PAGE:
Beyond technology creating or solving challenges in the supply chain, it undoubtedly lacks support in domestic and international supply chains in some capacity. There will always be room for improvement, but the key to successful improvements is understanding where improvements are needed. This requires a holistic evaluation of where technology has failed or failed to create a solution. Many times, data is at the center of needed improvements. Outdated processes and a general lack of electronic communications are still creating bottlenecks within the supply chain to this very day.

“Technology solutions need to have open interfaces to translate different formats into readable data,” Gries says. “There are simply too many offerings available that do not integrate or line up with the other offerings coming from customers or partners. There is no standardization whatsoever while all this data must be supplied. That is an issue. We have bits and pieces, which is manageable, but then there are glitches in the middle because of the lack of standards.

“When you have a container arriving in a port, it’s a black box, so you don’t know where the container is. You do not know if it is standing there for three days, four days, five days, six days. This is usually relied on via an arrival notice, which is coming by email or by mail as seen 50 years ago. In some cases, there is no EDI tracker which is telling you how your container arrived and where it is positioned and when it is going to be moved. The process is not like that of Amazon. When you have a container traveling for 36 days on a vessel, there are little things you can do and track in terms of what is happening to the container such as heat, opening, etc., but it’s still limited. There are GPS tools available, but there are limitations there as well.”

It is important to note the plausibility of attaining a seamless flow of integrative data and operations. Many speculate whether it is realistic considering the variables weighing down technology advancements. If one industry is behind, how will this impact integration? Without each part of the supply chain on board to advance and integrate, it might be a while before industries are able to utilize a fully integrated system for a variety of outdated and complex challenges.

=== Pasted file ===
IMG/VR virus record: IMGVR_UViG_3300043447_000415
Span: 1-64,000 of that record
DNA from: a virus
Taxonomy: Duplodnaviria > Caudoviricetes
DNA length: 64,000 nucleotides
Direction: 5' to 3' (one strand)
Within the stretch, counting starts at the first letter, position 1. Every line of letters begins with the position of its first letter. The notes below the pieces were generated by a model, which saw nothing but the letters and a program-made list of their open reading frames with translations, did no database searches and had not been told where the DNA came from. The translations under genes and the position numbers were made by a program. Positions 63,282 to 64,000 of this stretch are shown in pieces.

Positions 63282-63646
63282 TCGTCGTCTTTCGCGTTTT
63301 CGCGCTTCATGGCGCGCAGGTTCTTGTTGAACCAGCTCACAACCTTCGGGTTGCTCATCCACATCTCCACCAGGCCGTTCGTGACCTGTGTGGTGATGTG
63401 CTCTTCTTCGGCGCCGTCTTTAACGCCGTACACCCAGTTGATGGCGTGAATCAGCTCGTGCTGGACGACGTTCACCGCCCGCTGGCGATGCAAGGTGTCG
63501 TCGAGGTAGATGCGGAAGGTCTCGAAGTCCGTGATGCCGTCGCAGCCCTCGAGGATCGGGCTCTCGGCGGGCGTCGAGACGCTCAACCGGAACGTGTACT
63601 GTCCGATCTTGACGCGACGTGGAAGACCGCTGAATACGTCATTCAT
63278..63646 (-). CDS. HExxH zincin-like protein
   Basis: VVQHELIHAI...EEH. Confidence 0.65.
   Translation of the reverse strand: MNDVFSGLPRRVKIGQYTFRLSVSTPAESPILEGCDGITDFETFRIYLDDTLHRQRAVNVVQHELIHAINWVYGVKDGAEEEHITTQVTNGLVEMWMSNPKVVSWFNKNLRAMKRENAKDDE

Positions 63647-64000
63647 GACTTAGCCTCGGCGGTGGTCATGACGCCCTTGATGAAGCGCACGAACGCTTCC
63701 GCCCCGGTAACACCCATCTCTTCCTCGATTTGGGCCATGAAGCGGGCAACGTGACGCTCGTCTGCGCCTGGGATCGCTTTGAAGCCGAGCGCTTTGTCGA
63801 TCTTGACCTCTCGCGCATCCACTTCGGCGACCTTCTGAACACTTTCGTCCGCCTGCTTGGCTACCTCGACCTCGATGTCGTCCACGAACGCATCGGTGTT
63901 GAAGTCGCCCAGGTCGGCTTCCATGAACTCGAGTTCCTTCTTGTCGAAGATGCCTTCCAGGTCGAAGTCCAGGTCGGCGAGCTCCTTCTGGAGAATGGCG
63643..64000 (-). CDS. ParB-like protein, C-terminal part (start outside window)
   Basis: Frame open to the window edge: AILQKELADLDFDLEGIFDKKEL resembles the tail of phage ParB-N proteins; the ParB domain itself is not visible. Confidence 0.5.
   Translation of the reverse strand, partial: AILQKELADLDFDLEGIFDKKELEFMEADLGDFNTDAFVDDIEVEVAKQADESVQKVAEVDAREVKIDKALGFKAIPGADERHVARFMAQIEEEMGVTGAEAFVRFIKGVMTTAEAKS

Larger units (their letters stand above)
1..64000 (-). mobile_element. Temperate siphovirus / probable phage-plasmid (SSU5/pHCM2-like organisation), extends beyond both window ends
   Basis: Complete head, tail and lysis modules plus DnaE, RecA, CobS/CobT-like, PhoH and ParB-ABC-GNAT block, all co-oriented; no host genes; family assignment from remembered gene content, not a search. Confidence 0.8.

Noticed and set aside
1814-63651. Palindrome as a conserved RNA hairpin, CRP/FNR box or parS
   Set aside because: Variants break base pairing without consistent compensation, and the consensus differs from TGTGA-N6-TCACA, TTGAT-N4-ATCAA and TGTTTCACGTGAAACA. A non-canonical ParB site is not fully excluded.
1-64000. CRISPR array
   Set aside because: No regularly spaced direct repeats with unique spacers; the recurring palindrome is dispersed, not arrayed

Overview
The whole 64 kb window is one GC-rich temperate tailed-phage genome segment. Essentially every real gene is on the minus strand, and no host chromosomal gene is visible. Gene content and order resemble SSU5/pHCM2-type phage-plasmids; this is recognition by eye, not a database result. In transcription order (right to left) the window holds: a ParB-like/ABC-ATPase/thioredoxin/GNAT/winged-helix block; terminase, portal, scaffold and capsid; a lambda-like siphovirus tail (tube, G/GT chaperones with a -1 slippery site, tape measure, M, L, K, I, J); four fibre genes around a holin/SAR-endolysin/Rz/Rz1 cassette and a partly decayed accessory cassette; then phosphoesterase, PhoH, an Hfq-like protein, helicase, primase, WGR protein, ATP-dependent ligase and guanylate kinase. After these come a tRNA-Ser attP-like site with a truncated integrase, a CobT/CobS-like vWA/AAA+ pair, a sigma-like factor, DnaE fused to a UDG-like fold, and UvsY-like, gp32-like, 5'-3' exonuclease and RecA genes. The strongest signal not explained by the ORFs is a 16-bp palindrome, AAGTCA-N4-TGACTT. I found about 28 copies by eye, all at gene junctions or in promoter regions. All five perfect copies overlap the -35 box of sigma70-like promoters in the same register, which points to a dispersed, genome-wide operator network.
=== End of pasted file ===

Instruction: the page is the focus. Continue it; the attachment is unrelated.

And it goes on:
“For heavily industrialized trade links, yes, this is attainable. But if you go further, the underdeveloped countries–such as ones that can barely handle a cell phone signal–it is not as easy. This concept of global integration with tracking and the technology with a switch is a little bit of a funny idea when looked at that way. It is a nice idea but would take maybe another 10-15 years until these countries are there to address the infrastructure needed to support this type of technology. Unless you have your port providers who are investing heavily in these areas and providing the infrastructure needed, it will be some time.”


Guido Gries, Managing Director, Air & Sea Logistics Americas, Dachser

Guido Gries was born in Germany in 1965 and completed a degree in International Freight Forwarding and Logistics. He held several managerial and executive positions with global logistics companies and led the commercial activities for one of the top three global freight forwarders. After more than 30 years of logistics and management experience in Asia, Europe and the Americas, Gries brought a solid international perspective of the transportation industry to Dachser. As the Managing Director, Air & Sea Logistics Americas, Gries oversees the business development for the whole Americas region. As part of the company’s global 2020 Growth Strategy, he is tasked with ensuring Dachser’s representation in the most important economic